Solomon points out to us in these verses the futility of living for money.  Even if you were to get all you could hope, and are ok with passing it on when you die.  You do not get to decide what is done with it once you are gone.  Whoever gets your stuff gets to decide how to use your money.

3.    Ultimately we cannot Enjoy It.

” What has a man from all the toil and striving of heart with which he toils beneath the sun?  For all his days are full of sorrow…”  Ecc 2:22-23a

Solomon continues as he points out one simple truth that we all understand even if we don’t say.  The more wealth you have, the more worry of loosing wealth.  Solomon acknowledges that all his work and toil to attain such wealth has caused his heart nothing but “sorrow and vexation”.  When you work for wealth you heart is never satisfied.

The sad truth of wealth is that no person if they set wealth and riches as there goal ever said “now I have enough“.  They continue to work and worry and snuggle to get more and more always believing that the next hundred or next thousand will satisfy. Solomon is trying to show us early in life that the only thing that satisfies our desires is Christ/God.

“For apart from Him who can eat or who can have enjoyment?  For to the one who pleases Him, God has given wisdom and knowledge and joy, but to the sinner he has given the business of gathering and collecting, only to give to one who pleases God. ” Ecc 2:25-26

In the last few posts we have talked about Solomon’s frustrations with life.  We have “burst the bubble” of many vanity that plague the human race.  However the ultimate point is summed up in these last two verse.  All pleasure and joy and good things are given to those who strive after Him.  To those who are not believer he has given the ultimately futile task of gathering and collecting.  I pray that anyone reading this finds there satisfaction in God, and not look for it in the business of collecting.

 
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Posted by on August 24, 2016 in Ecclesiastes, Uncategorized

 

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Bursting the Bubble of Wisdom

“And I applied my heart to seek and to search out by wisdom all that is done under heaven” Ecc 1:13a

Before i begin to describe what Solomon has to say on the subject of wisdom and its uselessness, I feel i should take at least a second to explain the title of my blog.  In studying the book of Ecclesiastes I was struck by a description of vanity that was given by Waren Wiersbe:

“It is whatever is left when you pop a soap bubble.”

So as we look into the first few chapters of Ecclesiastes we should be looking for those things that remain after Solomon bursts a few soap bubbles.

Solomon started out his final book on wisdom describing the monotonous way that life seems to progress.  Nothing new happens and everything just cycles back to where it came from only to cycle back there again.  It is strikingly similar to how many eastern religions view life!

On the surface you can see where these religions might get this idea, Solomon lays it out clearly for us.  All of life that we can see is cycles, so why not believe that our lives are just on a cycle as well.  What use is being good, or moral, or kind if we are just the latest cycle of a never ending pattern?

It is these traps of wisdom that Solomon describes as first catching his mind.  In these very verses he changes from historian to philosopher as he applies all his wisdom and learning to the problems of life.  Solomon then comes up with three basic principles that he sees in life.

1. Life is hard, but ultimately from God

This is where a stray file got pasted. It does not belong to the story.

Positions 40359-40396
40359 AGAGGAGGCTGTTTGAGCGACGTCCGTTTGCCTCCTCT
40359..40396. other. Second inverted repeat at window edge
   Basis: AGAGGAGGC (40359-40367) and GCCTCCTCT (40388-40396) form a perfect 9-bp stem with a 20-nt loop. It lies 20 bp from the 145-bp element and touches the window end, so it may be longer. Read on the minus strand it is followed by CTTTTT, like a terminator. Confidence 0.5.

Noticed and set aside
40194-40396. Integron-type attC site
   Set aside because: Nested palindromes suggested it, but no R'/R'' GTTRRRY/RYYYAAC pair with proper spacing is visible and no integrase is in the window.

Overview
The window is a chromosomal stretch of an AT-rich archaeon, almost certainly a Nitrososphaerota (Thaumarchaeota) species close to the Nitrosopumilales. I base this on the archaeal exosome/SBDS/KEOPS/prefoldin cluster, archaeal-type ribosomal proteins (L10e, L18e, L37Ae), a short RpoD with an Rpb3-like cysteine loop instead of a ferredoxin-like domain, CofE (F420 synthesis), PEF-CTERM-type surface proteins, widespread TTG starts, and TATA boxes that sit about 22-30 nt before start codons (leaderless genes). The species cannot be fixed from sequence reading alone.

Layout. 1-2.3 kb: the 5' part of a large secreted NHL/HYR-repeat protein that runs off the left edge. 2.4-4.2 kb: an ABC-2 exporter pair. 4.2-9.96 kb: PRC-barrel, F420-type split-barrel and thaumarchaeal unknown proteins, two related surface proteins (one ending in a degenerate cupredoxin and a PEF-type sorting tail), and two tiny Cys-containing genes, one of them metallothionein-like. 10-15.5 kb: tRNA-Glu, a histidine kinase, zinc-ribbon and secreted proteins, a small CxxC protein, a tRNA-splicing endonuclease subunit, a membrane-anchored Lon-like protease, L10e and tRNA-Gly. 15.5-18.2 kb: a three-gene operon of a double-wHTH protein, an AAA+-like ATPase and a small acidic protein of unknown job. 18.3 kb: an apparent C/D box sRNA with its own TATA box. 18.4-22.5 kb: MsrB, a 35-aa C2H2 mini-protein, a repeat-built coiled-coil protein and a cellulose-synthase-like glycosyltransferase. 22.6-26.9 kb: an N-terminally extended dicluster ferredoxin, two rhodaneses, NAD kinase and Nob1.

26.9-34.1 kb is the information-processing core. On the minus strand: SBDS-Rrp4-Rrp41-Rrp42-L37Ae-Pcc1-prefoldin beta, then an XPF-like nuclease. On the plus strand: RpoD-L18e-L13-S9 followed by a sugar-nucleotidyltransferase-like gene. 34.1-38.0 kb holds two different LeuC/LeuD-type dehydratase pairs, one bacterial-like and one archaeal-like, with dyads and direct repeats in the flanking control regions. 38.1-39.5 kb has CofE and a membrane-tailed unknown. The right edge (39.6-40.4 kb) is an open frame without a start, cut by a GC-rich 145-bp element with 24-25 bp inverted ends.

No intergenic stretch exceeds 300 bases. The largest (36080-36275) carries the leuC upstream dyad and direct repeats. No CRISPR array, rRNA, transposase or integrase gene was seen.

“I applied my heart to seek and to search out by wisdom all that is done under heaven.  It is an unhappy business that God has given to the children of man to be busy with.”

Solomon found that ultimately life is a gift from God as is work, but that does not mean that life is in any way easy.  Since the fall of man the work that God gave us has been cursed to be hard (Gen 3:14).  The gift of God was corrupted and what was meant to be a joy and a purpose has turned into a chore.  However we are still called by God to work and to find joy in him as we do the work that he has given to us.

2. Life once lived cannot be changed

“What is crooked cannot be made straight, and what is lacking cannot be counted.”

Solomon was using his wisdom not only, to look at what life was about now, but also to  examine his past life.  He uses this proverb to illustrate the point that to try and spend our days making the past where we messed up look strait is just “vanity and striving after the wind.”  There is only one who can make our lives clean and that is God.  Solomon ultimate statement here is that you can spend your whole life trying to make up for what you did, but it won’t change anything.  Instead we should live our lives for Christ who has forgiven our pasts and made purposeful our future.

3. Life’s problems cannot always be solved

“And I applied my heart to know wisdom and to know madness and folly.  I perceived that this also is but a striving after wind.”

Solomon uses his last moments talking about wisdom to make clear that he was the smarted and most knowledgeable man that had ever lived at his time and the one thing he figured out was that he would never have it figured out.  You could search for answers till you are blue in the face and still never find them because they are questions that will not be answered this side of heaven.

Solomon, in fact, figured out what philosophers years after him would describe this way:  “Ignorance is bliss”  He figured out the dirty secret that the more you know the more you understand that you don’t know anything.  The smarter we get the more we realize its all useless because we can never truly have all the answers.  That is why Solomon ends this chapter with this simple statement:

“For in much wisdom is much vexation, and he who increases knowledge increases sorrow.”

 
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Posted by on August 10, 2016 in Ecclesiastes, Uncategorized